Home shows support is possible

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Walk through: Kevin Turner, Kerry Turner, Margaret Turner, Lynne Keogh, Fiona Keogh, Shirley McConechy, Chris McConechy and Kevin Harris at the opening. Picture: Supplied

A GROUP of Community Lifestyle Accommodation mums, dads and potential residents took a walk through the new Murray Anderson Road House at Rosebud last week.

The $2.5 million supported accommodation project to house eight adults with intellectual disabilities is expected to open in September.

Most residents of the house will have been cared for by their parents since birth.

“Final places for residents will be determined in a couple of months, but it is a magnificent building,” CLA patron Russell Joseph said.

Although a step in the right direction, the housing development, financed by the Uniting Church, represents only a small proportion of the 400 places needed across the southern region. No other projects are in the pipeline.

“Ageing parent-carers in our community are calling on the state government to help fund safe, secure and permanent housing for their adult sons and daughters with an intellectual disability,” Mr Joseph said.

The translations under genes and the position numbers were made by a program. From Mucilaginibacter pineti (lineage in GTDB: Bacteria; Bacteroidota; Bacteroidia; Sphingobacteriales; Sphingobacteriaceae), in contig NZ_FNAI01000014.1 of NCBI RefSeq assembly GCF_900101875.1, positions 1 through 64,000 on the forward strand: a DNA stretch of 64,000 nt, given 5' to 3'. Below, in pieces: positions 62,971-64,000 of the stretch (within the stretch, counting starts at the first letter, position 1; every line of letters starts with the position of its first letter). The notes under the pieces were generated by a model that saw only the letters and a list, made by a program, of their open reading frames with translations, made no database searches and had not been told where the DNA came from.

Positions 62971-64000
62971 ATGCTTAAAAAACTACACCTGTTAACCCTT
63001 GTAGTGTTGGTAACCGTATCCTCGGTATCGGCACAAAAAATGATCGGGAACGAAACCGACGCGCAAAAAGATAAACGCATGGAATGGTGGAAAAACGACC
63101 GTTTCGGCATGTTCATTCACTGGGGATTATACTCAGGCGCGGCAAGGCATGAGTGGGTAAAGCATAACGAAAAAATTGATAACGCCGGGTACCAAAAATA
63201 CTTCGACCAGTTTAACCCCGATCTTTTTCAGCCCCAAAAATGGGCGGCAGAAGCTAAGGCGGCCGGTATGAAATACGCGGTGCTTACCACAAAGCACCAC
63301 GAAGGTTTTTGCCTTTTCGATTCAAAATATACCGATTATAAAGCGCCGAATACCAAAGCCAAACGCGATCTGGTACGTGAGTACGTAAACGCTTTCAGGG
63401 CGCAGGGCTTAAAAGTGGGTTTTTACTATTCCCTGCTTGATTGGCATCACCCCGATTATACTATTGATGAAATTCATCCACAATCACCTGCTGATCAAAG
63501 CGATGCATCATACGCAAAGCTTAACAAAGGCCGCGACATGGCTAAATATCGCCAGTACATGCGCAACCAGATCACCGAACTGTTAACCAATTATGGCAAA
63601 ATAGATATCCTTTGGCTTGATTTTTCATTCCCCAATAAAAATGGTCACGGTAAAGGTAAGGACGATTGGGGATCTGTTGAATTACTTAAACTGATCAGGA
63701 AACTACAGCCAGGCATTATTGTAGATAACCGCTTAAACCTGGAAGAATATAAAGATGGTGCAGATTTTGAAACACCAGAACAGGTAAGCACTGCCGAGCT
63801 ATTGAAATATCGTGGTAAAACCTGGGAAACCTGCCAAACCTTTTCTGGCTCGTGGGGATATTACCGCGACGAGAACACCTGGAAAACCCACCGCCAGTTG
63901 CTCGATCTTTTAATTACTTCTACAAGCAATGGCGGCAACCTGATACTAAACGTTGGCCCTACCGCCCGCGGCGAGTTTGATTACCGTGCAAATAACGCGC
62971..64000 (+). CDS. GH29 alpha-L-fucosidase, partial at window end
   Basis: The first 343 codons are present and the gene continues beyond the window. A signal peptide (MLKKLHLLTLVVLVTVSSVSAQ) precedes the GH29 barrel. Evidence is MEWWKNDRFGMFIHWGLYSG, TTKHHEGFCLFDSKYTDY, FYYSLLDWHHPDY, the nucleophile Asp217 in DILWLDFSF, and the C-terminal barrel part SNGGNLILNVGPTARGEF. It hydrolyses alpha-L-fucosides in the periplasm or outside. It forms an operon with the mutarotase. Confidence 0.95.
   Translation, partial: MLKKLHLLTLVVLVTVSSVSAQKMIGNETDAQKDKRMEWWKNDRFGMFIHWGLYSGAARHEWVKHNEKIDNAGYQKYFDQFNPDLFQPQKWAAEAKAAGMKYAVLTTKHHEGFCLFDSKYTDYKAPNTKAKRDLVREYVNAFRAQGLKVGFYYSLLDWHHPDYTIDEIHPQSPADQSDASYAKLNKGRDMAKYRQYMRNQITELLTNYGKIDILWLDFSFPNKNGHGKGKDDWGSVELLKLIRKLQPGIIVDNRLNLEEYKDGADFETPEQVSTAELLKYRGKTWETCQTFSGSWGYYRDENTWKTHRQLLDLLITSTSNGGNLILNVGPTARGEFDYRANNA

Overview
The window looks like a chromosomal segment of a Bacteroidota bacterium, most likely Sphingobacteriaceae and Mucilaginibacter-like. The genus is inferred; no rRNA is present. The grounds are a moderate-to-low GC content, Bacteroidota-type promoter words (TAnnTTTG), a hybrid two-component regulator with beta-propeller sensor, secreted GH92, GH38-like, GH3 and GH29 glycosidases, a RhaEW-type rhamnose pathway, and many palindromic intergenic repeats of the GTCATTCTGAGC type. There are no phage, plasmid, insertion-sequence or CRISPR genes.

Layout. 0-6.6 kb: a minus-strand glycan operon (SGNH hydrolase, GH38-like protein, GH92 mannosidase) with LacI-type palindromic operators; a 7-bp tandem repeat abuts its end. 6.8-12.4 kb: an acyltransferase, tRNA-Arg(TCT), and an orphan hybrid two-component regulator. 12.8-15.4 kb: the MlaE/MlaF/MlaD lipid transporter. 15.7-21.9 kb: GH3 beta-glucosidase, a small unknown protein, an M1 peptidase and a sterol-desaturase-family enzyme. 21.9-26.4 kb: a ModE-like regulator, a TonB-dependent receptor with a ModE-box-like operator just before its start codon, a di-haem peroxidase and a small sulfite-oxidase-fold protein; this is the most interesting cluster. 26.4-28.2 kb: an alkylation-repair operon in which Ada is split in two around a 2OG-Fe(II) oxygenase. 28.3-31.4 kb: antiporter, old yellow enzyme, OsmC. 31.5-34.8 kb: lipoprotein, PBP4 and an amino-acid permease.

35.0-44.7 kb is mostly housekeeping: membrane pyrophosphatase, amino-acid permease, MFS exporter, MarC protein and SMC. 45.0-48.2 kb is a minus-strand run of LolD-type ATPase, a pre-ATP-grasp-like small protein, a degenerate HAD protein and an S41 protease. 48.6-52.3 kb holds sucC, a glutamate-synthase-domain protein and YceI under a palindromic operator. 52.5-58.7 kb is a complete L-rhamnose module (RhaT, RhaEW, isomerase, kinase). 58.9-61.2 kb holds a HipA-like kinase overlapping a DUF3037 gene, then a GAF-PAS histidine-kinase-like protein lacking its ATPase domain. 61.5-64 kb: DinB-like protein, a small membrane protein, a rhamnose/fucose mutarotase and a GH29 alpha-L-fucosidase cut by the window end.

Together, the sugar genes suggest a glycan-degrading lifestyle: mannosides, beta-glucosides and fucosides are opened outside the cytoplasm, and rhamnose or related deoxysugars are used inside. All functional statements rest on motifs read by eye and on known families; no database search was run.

Of particular concern are older people with intellectual disabilities who are still living under parental care at home and who will not receive any of the NDIS specialist disability accommodation allocation, he said.

“This must be a bipartisan issue and all parliaments need to drop the politics and implement an urgent action plan.”

CLA secretary Marie Hell said ageing parent carers had “been neglected for decades and still have not been included in any meaningful budgeted housing commitment for their sons and daughters”.

“The state government announced $33.2 million in the budget to support children who require residential or facility based care placement, but this will provide only a fraction of the funds required for those adults needing urgent permanent supported accommodation and they have been in the queue for much longer,” she said.

“If land values are factored into our future construction costs, then an investment of $200 million will be required over the next few years and, to date, there has been no discussion, let alone a commitment  anywhere near this level.”

First published in the Southern Peninsula News – 9 July 2019

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